The wide array of choices gives Hunters more to do in the world than any other class. They have good reasons for exploring the world, digging around in every nook and cranny, if only to see what is out there. It’s a totally different mindset. Most classes just get into a relatively mindless Zen state, killing whatever foozle happens to be in front of them. Hunters, though, look at those foozles with entirely new eyes, asking themselves: “Can I use that? Do I want to use that? What could that do if I were controlling it? Would I look cool? What would I name it? How can I get that unique one out of the herd and tame it without dying to its friends?” This really tickles the Explorer in me, and I see it as extremely good game design. Getting people interested in the world as an interesting place with crazy inhabitants rather than a treadmill of death is a good thing.
Yes, there are non-Hunter Pets, but they don’t really do much. Hunter Pets are integral to how the Hunter plays. Each Pet type comes with a unique ability, and different tactics. A Moth will behave differently from a Crocolisk. A Hunter’s Pet defines how they play. (Or vice versa, whatever.) No other class has that sort of versatility. To be fair, Druids (my other favorite class) are also very versatile. They just change themselves into different animals. Shamans and Paladins can also be very versatile; that’s the strength of hybrid classes. Even so, a Hunter’s style is more varied (and different) simply because of the wider variety of critters to tame.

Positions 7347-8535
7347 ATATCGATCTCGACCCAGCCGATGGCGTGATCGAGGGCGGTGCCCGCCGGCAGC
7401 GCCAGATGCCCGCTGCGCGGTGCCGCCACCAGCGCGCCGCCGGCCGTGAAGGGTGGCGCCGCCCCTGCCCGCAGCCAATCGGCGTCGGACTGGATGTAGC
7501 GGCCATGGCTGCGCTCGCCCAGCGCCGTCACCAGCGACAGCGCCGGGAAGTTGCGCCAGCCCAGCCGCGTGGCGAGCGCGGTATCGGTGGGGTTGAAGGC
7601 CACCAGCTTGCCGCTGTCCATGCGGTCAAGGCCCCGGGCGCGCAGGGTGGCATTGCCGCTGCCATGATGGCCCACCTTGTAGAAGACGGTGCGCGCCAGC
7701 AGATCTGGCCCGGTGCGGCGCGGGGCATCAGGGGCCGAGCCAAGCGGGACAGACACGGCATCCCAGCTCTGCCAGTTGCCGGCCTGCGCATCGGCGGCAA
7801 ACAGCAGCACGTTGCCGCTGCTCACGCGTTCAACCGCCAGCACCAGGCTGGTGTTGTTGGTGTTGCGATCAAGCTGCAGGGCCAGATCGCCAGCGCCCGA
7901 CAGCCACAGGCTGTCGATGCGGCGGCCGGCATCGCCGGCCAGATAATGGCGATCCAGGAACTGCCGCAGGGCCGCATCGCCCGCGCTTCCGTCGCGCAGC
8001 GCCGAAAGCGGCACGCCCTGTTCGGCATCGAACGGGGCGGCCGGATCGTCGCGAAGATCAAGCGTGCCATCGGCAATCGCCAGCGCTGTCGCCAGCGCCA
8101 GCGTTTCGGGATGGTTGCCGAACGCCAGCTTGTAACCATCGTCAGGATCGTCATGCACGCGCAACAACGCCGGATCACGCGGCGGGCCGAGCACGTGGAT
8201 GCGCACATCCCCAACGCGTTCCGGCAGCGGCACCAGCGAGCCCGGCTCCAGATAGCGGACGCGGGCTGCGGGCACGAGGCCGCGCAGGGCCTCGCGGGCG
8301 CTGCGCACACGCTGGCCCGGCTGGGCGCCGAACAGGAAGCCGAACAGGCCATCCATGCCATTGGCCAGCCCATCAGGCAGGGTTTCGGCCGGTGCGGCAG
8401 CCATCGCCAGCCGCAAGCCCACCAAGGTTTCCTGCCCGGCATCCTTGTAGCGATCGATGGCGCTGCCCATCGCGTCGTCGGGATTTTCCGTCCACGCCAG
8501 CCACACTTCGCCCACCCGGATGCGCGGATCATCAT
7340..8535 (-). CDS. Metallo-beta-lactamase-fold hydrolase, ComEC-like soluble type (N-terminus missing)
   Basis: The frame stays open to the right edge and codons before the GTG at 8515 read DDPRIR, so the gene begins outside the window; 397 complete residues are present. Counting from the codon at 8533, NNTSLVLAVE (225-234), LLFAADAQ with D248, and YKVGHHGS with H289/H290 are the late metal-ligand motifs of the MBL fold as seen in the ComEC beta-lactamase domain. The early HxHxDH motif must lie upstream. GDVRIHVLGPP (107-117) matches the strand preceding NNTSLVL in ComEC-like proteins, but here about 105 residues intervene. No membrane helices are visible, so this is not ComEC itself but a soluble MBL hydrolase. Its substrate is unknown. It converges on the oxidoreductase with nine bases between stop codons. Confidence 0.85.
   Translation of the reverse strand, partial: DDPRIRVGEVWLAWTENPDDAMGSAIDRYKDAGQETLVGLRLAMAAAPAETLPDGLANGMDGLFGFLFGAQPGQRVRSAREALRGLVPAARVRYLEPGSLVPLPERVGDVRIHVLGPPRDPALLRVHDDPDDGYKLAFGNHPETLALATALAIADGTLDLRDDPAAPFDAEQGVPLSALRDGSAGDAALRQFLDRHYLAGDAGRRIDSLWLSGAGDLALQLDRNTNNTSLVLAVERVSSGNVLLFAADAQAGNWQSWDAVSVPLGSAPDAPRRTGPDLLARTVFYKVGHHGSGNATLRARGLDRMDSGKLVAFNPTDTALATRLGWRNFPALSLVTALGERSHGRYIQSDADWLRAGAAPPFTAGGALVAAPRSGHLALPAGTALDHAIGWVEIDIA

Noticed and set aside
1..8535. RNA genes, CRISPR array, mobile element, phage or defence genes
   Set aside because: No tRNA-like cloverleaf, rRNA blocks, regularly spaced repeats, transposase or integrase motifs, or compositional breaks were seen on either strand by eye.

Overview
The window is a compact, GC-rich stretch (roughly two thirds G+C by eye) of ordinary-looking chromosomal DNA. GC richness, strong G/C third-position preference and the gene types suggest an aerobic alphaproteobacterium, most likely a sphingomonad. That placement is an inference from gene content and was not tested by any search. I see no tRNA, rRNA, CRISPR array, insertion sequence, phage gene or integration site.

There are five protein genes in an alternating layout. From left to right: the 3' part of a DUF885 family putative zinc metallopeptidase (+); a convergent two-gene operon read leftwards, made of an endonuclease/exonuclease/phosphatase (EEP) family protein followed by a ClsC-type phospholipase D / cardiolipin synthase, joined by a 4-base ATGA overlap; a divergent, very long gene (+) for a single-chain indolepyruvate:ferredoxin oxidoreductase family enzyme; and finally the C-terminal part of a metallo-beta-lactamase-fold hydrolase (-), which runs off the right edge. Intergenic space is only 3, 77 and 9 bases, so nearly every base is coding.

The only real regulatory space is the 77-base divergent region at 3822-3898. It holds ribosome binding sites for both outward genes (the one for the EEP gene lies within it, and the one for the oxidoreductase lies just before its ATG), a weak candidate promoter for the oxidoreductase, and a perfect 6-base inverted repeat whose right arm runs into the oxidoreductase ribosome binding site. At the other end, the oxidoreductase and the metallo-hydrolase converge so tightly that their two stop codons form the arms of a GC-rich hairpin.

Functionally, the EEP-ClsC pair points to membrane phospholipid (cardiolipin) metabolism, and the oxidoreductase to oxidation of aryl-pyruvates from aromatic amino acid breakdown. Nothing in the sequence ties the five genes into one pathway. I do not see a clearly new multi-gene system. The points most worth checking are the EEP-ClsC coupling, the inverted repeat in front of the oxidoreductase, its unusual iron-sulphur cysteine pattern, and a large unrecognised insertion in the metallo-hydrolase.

That doesn’t necessarily mean “better” game play, since that depends on what you want out of the game. That said, if you’re looking for variety and customizability, Hunters are hands down the best choice of class.
Looking at this from a game design standpoint, I see this as evidence for one of my main design tenets: Give Players Choices. Hunters have more choices in how they take ownership of their avatars than any other class. Sure, people can play dress up, but even that is limited because there’s no dye system in WoW. Yes, there are non-combat pets, including special event pets and engineering pets. Hunters bring their options to the table on top of those.
In an MMO, getting players involved with their avatars is one of the keys to retaining them as customers. It’s one of the keys to letting people have a good time. Hunter Pets are a fantastic tool in this vein.
Bottom line, whether or not it’s conscious, I think that many people see that Hunters give more choices to players, and they gravitate in that direction. True, this may be more of a casual or superficial concern, but really, that sort of stuff is important in an MMO. Hardcore raiding only carries so much weight. This is why I, as a casual player with a heavy Explorer bent, will always love to fire up my Hunter and go tool around in the world, looking for the next interesting beastie. This is why I, as a game designer, look to Hunters as a great game class definition, and a success worth emulating. Give players choices, make them interesting, relevant and important, and they will love your game. Make it grindy, and people will love the loot, but hate the play. Make the play itself interesting as well as the loot, and you’re sitting pretty.